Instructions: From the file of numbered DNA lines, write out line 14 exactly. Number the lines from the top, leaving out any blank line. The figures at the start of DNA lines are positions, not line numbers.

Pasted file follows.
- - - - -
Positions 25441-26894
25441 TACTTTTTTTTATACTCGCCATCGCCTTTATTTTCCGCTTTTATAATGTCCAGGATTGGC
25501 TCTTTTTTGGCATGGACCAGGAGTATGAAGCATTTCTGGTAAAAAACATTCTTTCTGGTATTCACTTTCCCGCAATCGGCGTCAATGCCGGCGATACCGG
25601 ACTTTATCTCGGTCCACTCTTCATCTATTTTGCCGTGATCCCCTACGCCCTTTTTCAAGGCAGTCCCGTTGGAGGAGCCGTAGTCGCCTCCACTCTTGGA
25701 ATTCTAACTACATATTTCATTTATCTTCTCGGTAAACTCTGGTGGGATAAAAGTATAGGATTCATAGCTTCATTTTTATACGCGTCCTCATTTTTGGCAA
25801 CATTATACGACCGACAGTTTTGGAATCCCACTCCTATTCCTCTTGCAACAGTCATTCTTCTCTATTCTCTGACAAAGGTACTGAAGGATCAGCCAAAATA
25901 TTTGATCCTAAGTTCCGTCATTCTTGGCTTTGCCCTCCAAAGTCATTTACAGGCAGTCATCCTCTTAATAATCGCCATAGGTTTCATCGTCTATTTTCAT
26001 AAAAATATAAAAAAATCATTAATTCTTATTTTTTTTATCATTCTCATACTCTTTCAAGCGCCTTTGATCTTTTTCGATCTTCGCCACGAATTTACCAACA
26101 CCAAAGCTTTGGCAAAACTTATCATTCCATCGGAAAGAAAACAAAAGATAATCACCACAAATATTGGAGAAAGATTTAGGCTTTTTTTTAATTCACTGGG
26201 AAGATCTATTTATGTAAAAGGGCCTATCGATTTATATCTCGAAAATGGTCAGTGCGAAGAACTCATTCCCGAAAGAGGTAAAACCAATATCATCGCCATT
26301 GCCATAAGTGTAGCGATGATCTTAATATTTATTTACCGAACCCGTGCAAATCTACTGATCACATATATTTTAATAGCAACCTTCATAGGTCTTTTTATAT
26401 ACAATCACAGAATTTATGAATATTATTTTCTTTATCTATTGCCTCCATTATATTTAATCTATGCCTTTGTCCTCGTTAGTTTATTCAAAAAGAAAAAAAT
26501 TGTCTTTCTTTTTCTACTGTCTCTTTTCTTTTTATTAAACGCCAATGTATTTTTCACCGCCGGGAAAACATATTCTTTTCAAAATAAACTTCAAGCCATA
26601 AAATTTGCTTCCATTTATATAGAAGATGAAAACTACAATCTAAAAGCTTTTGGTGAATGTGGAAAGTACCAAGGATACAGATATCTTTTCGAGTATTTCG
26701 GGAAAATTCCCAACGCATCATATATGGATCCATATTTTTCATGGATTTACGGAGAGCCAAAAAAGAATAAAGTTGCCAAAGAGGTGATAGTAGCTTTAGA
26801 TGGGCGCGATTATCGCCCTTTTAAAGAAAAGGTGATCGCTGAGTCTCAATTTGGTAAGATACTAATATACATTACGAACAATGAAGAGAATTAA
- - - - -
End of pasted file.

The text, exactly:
26601 AAATTTGCTTCCATTTATATAGAAGATGAAAACTACAATCTAAAAGCTTTTGGTGAATGTGGAAAGTACCAAGGATACAGATATCTTTTCGAGTATTTCG